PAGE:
Roscoe Miller, pitcher for the 1904 Pirates. He played pro ball from 1896 until 1909, spending four of those seasons in the majors. The available stats for him from his first four seasons of pro ball are very light. He pitched for two teams in the Class-B Southern Association at 19 years old in 1896, seeing time with Columbus and Atlanta. The only stats are from Columbus, where he went 1-3, 2.25 in 32 innings over five starts. The next three years were spent with Mansfield of the Class-B Interstate League, where almost nothing is available, though it’s known that he went 23-18 in 1898. Miller made his big league debut with the 1901 Detroit Tigers at 24 years old in the first year of the American League as a Major League. The league existed in 1900, but as a minor league, and Miller had a 19-9 record that season in 241 innings. He saw a lot of work as a rookie in 1901, and he was very successful, going 23-13, 2.95 in 332 innings, with 36 starts and 35 complete games, including three shutouts. His 79 strikeouts that year were a career high. The 1902 season didn’t go as well, and he jumped teams mid-season, going from the Tigers to the New York Giants. Players jumped leagues often back then, but usually during the off-season, as the two leagues battled for the best players. Miller went 6-12, 3.69 in 148.2 innings for the Tigers, then had a 1-8, 4.58 record in 72.2 innings for the Giants. He saw limited work for New York in 1903 and got released late in the season, finishing 2-5, 4.13 in 85 innings over eight starts and seven relief appearances.

The Pirates actually signed Miller while the first World Series was being played on October 4, 1903 (travel day between games three and four), though he wasn’t an eligible player for the series. He started the second game of the season for the 1904 Pirates, and by the 29th game of the year, he already had starts against all seven opposing National League teams. He went 4-4 during that stretch (two starts versus Philadelphia) with two shutouts. He was seeing regular use through July 8th in 1904, but he pitched just three times after that date. The Pirates released him unconditionally on August 27th. He was at home in Cleveland at the time nursing a sore arm suffered during his last appearance on August 3rd.  In his only season in Pittsburgh, he went 7-7, 3.35 in 134.1 innings. He made 17 starts and two relief appearances. Miller spent the 1905 season in the Pacific Coast League, seeing time with San Francisco and Seattle, combining for a 19-26 record and 389.1 innings pitched. He was signed by the Cleveland Naps in late 1906, but never played for them, remaining in the minors for his final five seasons of pro ball. That year he went 28-15 for Des Moines of the Class-A Western League, where he also played in 1907 (only available stat from that year is 38 games pitched). His final two seasons (1908-09) were split between three different teams in the independent California League. Miller combined to go 15-13 in 1908, while pitching for Fresno and Oakland. He played for San Jose during the 1909 season, going 7-14, with 196 innings pitched. In his four-year big league career, Miller went 39-45, 3.45 in 772.2 innings, with 88 starts, 74 complete games and six shutouts. He had 14 relief appearances and five saves, though the latter wasn’t an official stat at the time.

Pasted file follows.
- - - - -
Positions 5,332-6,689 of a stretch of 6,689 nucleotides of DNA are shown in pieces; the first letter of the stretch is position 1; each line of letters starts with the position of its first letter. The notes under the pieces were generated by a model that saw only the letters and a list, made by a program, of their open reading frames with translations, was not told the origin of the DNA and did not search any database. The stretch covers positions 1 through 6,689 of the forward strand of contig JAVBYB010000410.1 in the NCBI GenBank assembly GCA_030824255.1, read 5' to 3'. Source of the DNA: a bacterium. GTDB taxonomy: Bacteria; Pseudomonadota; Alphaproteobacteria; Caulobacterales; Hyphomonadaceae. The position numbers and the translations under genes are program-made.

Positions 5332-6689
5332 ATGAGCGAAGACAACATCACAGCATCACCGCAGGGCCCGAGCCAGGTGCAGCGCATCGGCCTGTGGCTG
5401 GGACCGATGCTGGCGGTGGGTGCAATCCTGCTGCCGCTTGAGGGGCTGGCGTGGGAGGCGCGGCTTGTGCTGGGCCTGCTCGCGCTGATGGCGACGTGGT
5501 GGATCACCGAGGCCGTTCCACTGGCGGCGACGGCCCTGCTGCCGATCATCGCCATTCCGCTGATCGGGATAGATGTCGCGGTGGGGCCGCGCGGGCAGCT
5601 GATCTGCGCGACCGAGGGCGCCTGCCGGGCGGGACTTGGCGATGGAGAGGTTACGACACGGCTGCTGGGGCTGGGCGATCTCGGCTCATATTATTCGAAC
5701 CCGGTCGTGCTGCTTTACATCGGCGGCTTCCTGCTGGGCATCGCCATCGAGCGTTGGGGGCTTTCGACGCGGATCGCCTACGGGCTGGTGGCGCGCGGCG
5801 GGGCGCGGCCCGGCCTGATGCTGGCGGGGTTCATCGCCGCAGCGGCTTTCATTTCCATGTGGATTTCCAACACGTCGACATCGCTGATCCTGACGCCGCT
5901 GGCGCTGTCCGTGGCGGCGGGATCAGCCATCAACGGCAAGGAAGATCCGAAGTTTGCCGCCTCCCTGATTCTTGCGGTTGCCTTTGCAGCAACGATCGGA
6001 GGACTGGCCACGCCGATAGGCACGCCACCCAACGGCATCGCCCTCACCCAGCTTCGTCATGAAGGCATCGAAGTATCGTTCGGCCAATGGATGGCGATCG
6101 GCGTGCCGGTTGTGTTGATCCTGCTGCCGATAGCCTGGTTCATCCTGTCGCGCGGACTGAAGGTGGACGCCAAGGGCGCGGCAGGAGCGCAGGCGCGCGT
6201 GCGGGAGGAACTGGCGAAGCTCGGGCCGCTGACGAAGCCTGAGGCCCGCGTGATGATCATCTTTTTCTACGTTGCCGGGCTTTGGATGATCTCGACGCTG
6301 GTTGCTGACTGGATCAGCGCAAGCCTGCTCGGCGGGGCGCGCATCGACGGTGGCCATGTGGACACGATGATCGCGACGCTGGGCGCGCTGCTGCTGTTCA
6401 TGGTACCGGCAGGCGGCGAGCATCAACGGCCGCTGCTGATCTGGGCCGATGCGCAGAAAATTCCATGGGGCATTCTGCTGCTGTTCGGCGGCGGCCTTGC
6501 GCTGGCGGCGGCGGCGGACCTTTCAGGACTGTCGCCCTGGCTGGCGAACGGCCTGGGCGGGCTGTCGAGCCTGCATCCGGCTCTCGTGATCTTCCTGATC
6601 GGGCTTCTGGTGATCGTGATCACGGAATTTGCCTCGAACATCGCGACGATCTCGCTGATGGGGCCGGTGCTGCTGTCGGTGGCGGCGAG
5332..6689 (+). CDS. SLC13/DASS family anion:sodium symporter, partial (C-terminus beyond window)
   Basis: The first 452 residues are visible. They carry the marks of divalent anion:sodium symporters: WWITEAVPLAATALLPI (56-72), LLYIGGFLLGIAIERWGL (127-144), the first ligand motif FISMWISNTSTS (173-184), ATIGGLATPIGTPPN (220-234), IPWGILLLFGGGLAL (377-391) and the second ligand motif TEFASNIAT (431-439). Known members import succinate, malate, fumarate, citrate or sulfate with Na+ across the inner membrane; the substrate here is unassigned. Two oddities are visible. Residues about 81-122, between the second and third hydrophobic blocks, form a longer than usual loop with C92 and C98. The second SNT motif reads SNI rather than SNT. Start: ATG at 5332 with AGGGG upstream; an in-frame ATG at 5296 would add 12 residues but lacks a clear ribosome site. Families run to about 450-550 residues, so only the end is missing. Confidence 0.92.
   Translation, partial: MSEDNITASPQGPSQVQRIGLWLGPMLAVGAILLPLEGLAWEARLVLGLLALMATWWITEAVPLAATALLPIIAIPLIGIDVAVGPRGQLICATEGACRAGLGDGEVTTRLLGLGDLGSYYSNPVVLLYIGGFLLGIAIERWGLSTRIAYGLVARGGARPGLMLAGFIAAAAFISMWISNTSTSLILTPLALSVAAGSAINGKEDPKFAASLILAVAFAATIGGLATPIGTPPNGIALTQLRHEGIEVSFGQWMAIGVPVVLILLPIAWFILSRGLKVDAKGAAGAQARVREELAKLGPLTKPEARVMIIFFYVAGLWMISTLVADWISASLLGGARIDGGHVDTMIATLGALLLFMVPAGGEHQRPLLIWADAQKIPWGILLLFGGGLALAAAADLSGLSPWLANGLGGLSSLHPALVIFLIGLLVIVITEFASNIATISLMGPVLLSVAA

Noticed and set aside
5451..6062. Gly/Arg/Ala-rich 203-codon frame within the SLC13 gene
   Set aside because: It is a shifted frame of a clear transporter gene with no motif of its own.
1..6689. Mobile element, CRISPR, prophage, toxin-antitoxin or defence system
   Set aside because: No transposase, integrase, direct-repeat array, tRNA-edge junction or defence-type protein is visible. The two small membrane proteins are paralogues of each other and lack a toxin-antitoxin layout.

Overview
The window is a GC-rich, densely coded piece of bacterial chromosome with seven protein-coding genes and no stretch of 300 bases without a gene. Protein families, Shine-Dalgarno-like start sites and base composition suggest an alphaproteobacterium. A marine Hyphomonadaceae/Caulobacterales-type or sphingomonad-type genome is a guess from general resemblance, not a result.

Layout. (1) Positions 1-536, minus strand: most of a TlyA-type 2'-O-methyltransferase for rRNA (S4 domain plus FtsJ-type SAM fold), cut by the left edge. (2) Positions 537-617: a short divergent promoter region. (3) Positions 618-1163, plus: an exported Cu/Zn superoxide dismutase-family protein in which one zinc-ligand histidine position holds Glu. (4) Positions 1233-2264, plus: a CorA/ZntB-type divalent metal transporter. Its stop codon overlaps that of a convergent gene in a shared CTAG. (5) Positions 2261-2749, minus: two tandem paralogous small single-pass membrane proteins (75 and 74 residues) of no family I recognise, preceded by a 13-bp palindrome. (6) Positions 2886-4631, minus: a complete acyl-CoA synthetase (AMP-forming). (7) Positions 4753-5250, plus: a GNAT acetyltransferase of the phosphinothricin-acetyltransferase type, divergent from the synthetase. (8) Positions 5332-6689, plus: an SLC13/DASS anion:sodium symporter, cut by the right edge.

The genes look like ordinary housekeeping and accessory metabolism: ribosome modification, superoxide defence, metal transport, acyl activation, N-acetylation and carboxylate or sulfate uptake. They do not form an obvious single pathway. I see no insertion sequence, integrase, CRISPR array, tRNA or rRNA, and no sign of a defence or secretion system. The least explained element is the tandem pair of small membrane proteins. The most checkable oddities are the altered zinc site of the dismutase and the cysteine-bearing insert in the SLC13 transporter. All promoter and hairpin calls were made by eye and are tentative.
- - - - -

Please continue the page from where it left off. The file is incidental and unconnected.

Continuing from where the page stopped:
Mike Wilson, catcher for the 1921 Pirates. His big league career consisted of five games for the 1921 Pirates, all of them off of the bench. He caught in each game and went 0-for-4 at the plate. The Pirates were his first team in pro ball. His next seven seasons were spent in the minors before he retired from baseball. Wilson is credited with playing ball at three different colleges before his big league debut at 24 years old. He was called the “Lehigh star athlete” when it was announced that he signed with the Pirates on January 27, 1921. Besides catching for the baseball team, he also played for the football team. He gained semi-pro baseball experience playing for Bethlehem of the Bethlehem Steel League in 1920, a small industrial league team run by the Bethlehem Steel company. He was with the Pirates during Spring Training in 1921 and made the Opening Day roster in early April, but he didn’t play his first game until June 4th. Wilson was with the Pirates during Spring Training of 1922 and was still there for Opening Day, but he was given his unconditional release on April 22nd so he could pursue a bigger role elsewhere, even if it was in the minors. He was reportedly headed to Rochester of the International League because he wanted to play for manager George Stallings, but didn’t play for that team until 1927, which was Stallings’ last year with the team.